CELEBRATING WORLD CUP SPEEDSKATING IN MARQUETTE, MICHIGAN
Ms. STABENOW. Mr. President, I call attention to a wonderful sporting event that will be held Friday, Saturday and Sunday in the city of Marquette in Michigan's Upper Peninsula.
On those days the United States Olympic Education Center will host World Cup speedskating at the Berry Events Center at Northern Michigan University.
I am sure you recall how short track speedskating suddenly became the sport of the hour during the 2002 Winter Olympics in Salt Lake City, as we all cheered on the American speedskating phenomenon Apolo Ohno. The excitement of this high-speed sport, where a slip and a fall always seems to be just a step away, became one of the most-talked about events of the games.
When the Olympic games were finished and Apolo left with his medals, I am afraid that for most viewers speedskating slipped back into the sports shadows. It was not likely to be a sport that would bump football, golf or NASCAR from the prime Sunday afternoon viewing slot.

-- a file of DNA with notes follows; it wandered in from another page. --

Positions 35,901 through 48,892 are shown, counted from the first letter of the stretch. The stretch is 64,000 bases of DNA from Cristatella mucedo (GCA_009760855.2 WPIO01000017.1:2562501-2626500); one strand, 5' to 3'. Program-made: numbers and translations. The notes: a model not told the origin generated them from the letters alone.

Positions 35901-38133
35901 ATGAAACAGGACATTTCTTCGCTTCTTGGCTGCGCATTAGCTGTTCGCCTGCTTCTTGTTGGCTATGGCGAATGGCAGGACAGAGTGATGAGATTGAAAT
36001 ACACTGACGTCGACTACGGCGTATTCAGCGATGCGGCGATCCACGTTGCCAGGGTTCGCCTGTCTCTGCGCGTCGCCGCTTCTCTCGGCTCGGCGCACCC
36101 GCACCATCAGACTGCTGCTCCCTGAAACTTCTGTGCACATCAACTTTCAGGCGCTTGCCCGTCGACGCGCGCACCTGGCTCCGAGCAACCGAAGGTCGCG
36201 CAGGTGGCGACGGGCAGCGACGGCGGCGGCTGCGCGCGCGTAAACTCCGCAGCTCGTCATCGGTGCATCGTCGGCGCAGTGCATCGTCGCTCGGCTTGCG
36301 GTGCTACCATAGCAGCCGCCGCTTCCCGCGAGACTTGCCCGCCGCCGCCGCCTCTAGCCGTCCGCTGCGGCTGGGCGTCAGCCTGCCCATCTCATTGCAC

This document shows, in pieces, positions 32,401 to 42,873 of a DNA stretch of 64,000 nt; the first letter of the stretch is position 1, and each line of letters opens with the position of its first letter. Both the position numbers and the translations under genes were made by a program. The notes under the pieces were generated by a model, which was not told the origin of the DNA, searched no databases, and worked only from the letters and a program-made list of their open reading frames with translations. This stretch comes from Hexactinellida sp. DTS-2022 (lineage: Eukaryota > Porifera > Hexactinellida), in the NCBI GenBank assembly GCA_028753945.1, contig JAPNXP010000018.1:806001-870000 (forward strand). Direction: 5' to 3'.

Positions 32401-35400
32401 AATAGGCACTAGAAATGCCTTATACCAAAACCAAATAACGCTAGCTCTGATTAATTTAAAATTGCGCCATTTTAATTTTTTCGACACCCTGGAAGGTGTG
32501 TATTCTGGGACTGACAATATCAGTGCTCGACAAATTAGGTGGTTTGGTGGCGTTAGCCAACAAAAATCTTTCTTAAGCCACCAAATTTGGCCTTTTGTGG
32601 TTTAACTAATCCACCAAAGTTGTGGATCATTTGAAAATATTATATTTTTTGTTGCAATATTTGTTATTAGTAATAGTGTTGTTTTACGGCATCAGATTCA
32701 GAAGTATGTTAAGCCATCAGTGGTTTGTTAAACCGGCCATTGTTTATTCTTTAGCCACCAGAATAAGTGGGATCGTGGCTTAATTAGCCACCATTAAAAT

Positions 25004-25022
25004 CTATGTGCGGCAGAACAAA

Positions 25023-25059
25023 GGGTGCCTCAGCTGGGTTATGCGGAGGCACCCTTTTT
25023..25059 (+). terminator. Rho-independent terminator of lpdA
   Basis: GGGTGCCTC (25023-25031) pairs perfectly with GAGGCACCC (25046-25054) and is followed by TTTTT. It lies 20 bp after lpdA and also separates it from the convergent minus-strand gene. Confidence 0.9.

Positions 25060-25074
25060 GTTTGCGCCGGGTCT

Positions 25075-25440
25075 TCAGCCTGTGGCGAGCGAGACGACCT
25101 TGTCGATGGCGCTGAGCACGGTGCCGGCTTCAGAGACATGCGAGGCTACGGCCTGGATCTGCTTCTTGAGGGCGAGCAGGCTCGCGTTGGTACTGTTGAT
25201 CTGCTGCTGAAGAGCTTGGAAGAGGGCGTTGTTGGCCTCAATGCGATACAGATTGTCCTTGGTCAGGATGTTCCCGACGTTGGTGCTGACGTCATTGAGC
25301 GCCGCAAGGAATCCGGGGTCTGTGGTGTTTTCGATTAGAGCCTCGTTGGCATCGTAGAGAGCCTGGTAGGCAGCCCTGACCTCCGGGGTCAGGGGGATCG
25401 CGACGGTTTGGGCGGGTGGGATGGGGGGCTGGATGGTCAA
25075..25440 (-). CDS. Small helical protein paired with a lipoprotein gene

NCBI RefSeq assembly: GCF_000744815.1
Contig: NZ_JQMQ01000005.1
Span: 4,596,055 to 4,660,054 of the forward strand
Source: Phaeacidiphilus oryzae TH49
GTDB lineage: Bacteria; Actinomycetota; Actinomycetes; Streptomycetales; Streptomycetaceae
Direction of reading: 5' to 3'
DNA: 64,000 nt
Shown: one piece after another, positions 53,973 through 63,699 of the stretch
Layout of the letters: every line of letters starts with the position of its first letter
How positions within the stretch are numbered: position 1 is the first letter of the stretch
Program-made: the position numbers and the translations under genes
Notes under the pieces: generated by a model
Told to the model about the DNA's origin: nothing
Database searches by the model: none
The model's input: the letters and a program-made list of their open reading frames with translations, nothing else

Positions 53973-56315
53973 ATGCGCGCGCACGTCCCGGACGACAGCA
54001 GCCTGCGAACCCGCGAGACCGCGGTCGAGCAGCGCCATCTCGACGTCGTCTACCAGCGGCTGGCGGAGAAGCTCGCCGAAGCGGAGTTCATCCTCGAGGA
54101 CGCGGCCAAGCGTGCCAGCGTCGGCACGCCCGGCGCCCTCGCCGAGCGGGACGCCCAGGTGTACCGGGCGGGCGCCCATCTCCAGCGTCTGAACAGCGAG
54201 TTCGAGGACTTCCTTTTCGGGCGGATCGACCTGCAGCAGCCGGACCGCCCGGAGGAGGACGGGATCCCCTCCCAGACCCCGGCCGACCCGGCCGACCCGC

Despite this media eclipse, however, speedskating remains as riveting as it was during the Olympics. Highly-trained athletes still challenge both gravity and centrifugal force on the razor edge of their skates. Strategists on the track still plot their pace, waiting for the right moment to begin a sprint or challenge for the lead. And 150 of the world's best speedskaters from more than 25 countries will thrill crowds of northern Michigan residents who know their winter sports, from dog-sledding to ski-jumping.
The event also promises an economic boost to an area that has been sustained many economic blows, and it will showcase Marquette, MI, an All-American community.
I have long supported the United States Olympic Education Center at Northern Michigan University, and I praise them for their successful effort in matching this world-class event to an area that I have always considered world-class in its natural beautyMichigan's Upper Peninsula.